HTML and CSS Reference
In-Depth Information
There are markup elements, called empty elements , which do not enclose any content, thus
need no close tags at all, or in the case of XHTML use a self-close identification scheme. For
example, to insert a line break, use a single <br> tag, which represents the empty br element,
because it doesn't enclose any content and thus has no corresponding close tag:
<br>
However, in XML markup variants, particularly XHTML, an unclosed tag is not allowed, so
you need to close the tag
<br></br>
or, more commonly, use a self-identification of closure like so:
<br />
The start tag of an element might contain attributes that modify the meaning of the tag.
For example, in HTML, the simple inclusion of the noshade attribute in an <hr> tag, as
shown here:
<hr noshade>
indicates that there should be no shading applied to this horizontal rule. Under XHTML,
such style attributes are not allowed, because all attributes must have a value, so instead
you have to use syntax like this:
<hr noshade="noshade" />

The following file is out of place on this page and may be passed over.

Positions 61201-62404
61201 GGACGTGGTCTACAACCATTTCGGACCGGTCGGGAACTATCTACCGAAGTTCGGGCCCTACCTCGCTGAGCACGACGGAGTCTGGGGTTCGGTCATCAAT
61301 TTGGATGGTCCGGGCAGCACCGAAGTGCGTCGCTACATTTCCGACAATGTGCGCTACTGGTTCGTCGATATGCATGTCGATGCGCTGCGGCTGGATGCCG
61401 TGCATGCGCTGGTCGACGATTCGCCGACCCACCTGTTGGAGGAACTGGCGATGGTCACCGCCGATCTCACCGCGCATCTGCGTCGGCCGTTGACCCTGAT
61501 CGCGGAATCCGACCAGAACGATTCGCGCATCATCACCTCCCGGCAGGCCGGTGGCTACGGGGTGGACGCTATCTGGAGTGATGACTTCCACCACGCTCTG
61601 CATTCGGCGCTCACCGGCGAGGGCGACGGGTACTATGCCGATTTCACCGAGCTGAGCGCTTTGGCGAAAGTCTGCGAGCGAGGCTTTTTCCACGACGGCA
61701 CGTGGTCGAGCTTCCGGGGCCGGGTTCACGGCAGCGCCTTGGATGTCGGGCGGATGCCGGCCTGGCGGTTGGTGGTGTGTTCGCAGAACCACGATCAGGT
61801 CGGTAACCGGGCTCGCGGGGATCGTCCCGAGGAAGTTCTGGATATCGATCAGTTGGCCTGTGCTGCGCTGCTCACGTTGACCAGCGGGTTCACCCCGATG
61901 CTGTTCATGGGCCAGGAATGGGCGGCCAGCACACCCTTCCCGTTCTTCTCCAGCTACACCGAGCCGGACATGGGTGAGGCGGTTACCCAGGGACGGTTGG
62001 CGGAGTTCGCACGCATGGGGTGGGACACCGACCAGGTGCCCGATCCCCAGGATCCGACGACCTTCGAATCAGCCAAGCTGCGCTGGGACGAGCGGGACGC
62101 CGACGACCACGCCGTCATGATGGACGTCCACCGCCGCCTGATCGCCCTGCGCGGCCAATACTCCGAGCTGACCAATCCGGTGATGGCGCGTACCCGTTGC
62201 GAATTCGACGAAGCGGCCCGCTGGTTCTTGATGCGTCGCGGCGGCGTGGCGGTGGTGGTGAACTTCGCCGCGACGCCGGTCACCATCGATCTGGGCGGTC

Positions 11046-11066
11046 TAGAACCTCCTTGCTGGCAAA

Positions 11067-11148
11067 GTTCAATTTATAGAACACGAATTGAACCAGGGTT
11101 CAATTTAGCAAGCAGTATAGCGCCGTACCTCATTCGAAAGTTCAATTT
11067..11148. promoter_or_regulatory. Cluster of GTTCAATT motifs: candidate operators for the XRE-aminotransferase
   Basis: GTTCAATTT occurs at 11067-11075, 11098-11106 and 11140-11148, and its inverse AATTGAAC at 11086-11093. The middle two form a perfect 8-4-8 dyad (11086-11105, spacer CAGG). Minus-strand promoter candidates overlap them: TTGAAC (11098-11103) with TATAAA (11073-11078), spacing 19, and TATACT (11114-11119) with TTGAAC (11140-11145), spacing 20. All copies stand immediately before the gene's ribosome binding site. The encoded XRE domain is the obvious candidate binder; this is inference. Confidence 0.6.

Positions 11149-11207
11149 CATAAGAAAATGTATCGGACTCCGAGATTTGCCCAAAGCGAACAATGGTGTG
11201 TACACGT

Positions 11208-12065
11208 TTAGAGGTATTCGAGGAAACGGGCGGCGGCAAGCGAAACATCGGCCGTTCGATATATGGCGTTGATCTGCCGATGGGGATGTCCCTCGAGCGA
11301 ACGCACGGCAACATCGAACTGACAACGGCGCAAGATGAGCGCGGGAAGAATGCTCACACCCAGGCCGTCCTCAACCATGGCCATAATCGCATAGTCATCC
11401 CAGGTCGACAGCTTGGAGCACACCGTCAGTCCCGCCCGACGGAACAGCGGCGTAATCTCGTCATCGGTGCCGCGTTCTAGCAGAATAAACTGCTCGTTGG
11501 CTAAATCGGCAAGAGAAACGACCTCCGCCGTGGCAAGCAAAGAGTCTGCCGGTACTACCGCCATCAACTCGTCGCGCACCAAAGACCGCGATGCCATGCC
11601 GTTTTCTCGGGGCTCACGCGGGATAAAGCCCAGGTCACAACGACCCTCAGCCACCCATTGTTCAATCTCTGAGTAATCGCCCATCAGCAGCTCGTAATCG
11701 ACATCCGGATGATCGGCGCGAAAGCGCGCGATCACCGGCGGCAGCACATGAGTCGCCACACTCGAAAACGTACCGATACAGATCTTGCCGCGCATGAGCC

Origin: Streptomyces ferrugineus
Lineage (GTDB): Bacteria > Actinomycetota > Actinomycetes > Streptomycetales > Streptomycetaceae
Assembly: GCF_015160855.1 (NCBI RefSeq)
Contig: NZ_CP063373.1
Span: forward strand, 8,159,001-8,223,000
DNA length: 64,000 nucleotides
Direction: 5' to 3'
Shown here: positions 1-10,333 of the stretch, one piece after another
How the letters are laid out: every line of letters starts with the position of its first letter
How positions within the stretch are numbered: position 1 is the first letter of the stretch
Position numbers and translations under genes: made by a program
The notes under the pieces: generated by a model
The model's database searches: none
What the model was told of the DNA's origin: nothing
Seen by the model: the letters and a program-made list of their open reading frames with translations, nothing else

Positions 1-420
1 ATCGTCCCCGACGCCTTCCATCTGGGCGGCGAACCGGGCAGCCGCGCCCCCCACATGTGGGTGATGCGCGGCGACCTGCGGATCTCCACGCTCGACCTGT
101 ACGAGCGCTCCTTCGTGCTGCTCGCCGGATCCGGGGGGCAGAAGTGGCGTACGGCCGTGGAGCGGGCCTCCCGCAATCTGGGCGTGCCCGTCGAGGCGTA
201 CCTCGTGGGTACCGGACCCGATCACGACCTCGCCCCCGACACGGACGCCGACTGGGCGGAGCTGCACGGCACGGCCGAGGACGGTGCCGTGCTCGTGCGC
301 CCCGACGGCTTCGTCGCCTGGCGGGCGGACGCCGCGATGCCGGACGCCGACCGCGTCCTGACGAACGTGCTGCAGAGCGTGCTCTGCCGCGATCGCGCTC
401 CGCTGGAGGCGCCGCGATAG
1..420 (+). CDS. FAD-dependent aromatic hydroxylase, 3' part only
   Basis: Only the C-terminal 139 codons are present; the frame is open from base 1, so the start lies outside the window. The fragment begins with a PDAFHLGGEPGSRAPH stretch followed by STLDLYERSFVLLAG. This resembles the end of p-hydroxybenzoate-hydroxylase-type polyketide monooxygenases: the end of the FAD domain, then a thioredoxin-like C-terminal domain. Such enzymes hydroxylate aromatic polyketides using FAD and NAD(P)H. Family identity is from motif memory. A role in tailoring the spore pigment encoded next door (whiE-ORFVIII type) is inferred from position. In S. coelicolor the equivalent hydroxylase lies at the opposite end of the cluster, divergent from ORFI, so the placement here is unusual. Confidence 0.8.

As the preceding example shows, attributes may require values, which are specified with an
equal sign; these values should be enclosed within double or single quotes. For example,
using standard HTML syntax,
<img src="dog.gif" alt="Angus-Black Scottish Terrier" height="100"
width="100">
specifies four attributes for this <img> tag that are used to provide more information about
the use of the included image. Under traditional HTML, in the case of simple alphanumeric
attribute values, the use of quotes is optional, as shown here:
<p class=fancy>
Regardless of the flexibility provided under standard HTML, you should always aim to
use quotes on all attributes. You will find that doing so makes markup more consistent,
makes upgrading to stricter markup versions far easier, and tends to help reduce errors
caused by inconsistency.
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